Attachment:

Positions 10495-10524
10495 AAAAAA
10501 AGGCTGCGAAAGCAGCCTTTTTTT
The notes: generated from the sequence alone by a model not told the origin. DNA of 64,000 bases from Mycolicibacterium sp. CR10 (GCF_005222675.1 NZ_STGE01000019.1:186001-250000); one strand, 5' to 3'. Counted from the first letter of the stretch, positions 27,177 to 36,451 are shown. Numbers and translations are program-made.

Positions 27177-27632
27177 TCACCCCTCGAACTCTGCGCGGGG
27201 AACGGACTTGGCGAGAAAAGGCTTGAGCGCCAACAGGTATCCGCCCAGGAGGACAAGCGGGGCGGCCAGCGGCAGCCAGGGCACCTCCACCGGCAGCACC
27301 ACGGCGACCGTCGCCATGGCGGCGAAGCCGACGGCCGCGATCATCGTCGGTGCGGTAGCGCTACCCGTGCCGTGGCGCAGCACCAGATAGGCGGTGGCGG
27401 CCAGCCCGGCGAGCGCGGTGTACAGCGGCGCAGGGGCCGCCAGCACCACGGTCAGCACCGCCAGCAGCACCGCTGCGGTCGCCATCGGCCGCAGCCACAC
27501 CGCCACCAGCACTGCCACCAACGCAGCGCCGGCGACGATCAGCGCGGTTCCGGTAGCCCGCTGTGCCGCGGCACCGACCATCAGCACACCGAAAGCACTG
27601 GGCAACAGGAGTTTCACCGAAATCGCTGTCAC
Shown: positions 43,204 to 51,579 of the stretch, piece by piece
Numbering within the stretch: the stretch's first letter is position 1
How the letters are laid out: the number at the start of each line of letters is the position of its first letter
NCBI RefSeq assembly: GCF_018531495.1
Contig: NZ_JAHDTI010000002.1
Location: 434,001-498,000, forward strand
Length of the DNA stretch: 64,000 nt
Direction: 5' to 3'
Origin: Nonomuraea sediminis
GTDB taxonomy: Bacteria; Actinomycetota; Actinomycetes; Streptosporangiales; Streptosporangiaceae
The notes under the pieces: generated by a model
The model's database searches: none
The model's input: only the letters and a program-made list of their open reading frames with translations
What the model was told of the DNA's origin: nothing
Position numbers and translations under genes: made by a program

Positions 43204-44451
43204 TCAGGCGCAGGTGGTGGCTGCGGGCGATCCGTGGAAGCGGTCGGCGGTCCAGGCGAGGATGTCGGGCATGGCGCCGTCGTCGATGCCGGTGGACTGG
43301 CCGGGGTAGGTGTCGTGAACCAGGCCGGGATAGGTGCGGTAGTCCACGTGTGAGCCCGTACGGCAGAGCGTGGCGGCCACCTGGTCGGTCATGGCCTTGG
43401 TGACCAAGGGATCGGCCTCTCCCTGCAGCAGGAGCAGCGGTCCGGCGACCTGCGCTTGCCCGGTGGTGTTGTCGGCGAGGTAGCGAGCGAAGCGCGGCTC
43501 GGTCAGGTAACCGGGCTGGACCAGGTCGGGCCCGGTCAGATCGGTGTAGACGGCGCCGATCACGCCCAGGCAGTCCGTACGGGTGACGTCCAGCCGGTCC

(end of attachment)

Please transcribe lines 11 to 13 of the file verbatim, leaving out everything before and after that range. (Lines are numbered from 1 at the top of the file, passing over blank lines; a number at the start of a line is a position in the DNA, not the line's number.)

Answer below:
27601 GGCAACAGGAGTTTCACCGAAATCGCTGTCAC
Shown: positions 43,204 to 51,579 of the stretch, piece by piece
Numbering within the stretch: the stretch's first letter is position 1